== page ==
At weListen we have a small python web application that we use as a time tracker and status keeper. Something akin to twitter, but with less social and more tracking. It lives in a Linux server together with a couple of our other services, and tends to be something I work on from time to time to improve small details or to fix small bugs.
Now, most of the time the development of this app is rather iterative. I think up of something new to try or a small improvement, code it on my local workstation, test it with live data taken from the production environment and if I'm happy with the results, I commit the change and deploy it on the production server. It's a small app, with a couple of services running, so the upgrade protocol is direct. It is still a couple of steps, and sometimes I tend to forget one of them (usually the one where I refresh the source code from subversion).
So, that looks like a good excuse to try out capistrano, of which I've heard many things, mostly coming from the ruby on rails community.
In a nutshell, what I wanted was for a library to take care of the connection and execution of commands on remote servers with minimal fuss. And that's what I got.
After installing the one click version, ruby was setup and ready to go. The gems library was already included, and installing capistrano was a matter of invoking the stanza featured on the project's home page.
Creating a script to perform the same steps I previously did manually was straightforward enough, and rather "obvious", apart from the trick to get sudo not to complain:
The server can use the standard username@host:post format, and the ssh framework plays nice with pageant, making passwordless logins updates real easy.
No documentation, apart from a getting started tutorial, which is completely geared to deploying ruby on rails applications according to their methodology. Both seem to be a known problem, as a quick Google search for "capistrano documentation" gives us some pages with a call for help, and a mailing list post for it, and the getting started page warns us about it being devoted to ruby on rails.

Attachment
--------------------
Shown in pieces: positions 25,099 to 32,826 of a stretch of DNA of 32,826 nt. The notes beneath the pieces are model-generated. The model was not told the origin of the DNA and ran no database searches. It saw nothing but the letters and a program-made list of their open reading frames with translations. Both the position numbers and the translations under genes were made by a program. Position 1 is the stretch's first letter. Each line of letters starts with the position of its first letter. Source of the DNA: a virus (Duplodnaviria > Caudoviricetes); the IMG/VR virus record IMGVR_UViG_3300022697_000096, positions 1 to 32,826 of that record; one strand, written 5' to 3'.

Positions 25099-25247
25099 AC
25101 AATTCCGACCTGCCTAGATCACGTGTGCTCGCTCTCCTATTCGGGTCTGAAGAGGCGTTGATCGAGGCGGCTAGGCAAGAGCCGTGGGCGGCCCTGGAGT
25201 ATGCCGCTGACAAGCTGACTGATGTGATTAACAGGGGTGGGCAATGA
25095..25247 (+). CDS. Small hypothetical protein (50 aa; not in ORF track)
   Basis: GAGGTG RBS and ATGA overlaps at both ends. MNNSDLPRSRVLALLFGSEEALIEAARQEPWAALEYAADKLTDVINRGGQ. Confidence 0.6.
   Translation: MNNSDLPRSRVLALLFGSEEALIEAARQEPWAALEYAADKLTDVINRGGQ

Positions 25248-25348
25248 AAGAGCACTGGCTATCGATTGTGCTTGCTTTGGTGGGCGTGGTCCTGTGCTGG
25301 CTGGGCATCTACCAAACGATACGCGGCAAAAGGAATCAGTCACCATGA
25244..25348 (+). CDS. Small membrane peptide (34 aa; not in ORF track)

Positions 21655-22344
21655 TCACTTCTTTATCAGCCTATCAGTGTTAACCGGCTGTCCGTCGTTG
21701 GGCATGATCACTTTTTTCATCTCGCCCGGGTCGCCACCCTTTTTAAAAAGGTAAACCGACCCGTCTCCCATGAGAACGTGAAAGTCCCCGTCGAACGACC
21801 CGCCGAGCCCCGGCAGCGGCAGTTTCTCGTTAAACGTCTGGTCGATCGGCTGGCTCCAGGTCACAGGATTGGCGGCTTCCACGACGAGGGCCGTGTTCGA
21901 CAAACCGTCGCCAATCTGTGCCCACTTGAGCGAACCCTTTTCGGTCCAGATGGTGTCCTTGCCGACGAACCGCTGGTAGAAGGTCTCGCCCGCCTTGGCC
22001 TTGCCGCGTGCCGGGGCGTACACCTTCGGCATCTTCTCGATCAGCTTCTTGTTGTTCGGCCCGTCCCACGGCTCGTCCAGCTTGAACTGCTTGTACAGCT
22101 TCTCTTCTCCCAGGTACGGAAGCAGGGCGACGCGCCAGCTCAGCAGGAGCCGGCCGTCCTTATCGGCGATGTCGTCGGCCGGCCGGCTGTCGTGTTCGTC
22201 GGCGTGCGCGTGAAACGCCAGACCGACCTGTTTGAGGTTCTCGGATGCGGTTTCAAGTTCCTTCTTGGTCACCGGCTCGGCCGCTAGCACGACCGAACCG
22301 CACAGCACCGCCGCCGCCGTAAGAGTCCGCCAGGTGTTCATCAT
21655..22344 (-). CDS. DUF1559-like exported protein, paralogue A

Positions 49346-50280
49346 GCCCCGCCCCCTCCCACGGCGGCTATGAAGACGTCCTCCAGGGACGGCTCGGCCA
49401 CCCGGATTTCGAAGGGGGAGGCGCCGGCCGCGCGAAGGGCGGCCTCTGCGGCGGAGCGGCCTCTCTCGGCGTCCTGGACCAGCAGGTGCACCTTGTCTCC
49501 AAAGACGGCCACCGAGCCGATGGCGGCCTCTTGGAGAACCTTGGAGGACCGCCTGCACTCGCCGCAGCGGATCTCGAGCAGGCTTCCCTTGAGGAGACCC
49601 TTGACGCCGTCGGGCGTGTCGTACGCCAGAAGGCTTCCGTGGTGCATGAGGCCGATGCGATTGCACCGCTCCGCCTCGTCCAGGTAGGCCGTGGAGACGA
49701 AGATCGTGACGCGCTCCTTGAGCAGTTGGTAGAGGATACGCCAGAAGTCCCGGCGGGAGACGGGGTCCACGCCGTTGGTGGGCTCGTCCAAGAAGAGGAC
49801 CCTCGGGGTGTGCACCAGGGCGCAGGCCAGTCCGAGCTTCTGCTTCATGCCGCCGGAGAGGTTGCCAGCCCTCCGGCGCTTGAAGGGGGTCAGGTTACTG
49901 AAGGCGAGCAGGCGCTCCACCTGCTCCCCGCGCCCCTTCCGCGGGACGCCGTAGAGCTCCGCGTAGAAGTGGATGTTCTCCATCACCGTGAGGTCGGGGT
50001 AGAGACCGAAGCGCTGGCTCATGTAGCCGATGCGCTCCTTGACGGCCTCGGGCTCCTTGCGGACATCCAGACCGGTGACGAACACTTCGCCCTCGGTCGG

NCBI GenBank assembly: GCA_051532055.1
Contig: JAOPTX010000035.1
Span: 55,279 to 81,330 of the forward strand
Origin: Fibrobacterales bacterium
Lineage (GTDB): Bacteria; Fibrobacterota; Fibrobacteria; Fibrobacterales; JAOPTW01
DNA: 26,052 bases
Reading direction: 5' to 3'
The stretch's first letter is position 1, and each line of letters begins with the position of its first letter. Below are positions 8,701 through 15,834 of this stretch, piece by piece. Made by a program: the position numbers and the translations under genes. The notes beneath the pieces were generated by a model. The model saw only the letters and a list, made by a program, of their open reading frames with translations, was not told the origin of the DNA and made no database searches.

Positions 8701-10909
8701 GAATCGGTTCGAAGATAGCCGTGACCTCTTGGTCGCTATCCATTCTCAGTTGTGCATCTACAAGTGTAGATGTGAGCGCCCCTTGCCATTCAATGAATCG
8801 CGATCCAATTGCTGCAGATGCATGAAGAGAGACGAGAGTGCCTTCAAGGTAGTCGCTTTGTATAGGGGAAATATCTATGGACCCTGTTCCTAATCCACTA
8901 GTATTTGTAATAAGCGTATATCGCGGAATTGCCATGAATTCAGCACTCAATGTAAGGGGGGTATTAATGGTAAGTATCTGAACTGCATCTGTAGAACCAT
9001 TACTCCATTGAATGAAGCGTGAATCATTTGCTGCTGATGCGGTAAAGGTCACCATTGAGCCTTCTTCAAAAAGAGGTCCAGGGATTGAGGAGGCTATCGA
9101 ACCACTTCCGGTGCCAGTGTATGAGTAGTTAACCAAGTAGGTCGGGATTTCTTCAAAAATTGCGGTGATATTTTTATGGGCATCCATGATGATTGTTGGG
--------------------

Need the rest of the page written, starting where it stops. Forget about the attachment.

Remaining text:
Still, It leaves the rest of the world in the dark about how to use cap to deploy other kind of applications. Also, there isn't much in the way of explaining what is their methodology, and how can a user skip or customize some of the steps. I ended up just running the commands with no automatic error checking. Which works for now, but leaves me a bit unsure as to how solid it is.
Since I use a private/public key combo to login to the server with a non-root user (standard Linux sysadmin practice), and sudo requires a password by default, the script didn't work out as well as I wanted it to be on the first try. I could either type the password each time I wanted to deploy the app, get ssh to pass through my private key from pageant to sudo, or tell sudo that the services don't require a password.
I ended up compromising and going with the last choice. It means that an attacker which gains access to the server via the normal user can restart the services and do a bit of damage, but if he's already inside, then a couple of services going down is the least of my worries.
If I already had ruby installed, adding capistrano to the list of dependencies is not a big deal. The library is small and easy to install using gems. The problem was simple, and with the right tools the solution was equally direct. The lack of documentation wasn't that big a deal, but mostly because the problem was small.
Sadly, capistrano is the only reason for me to have ruby installed, so far, making the dependency a large and difficult one to explain. I might have a look in the future for python based alternatives.
Also, I'm starting to wonder if I could use the idea behind capistrano to deploy windows based applications. The biggest problem would be the remote connection, but I believe that Windows Server 2008 already has some support for console based remote connections. If this were possible, deployments could be more easily automated, which would most likely reduce the overhead of getting a new version of a web based application live.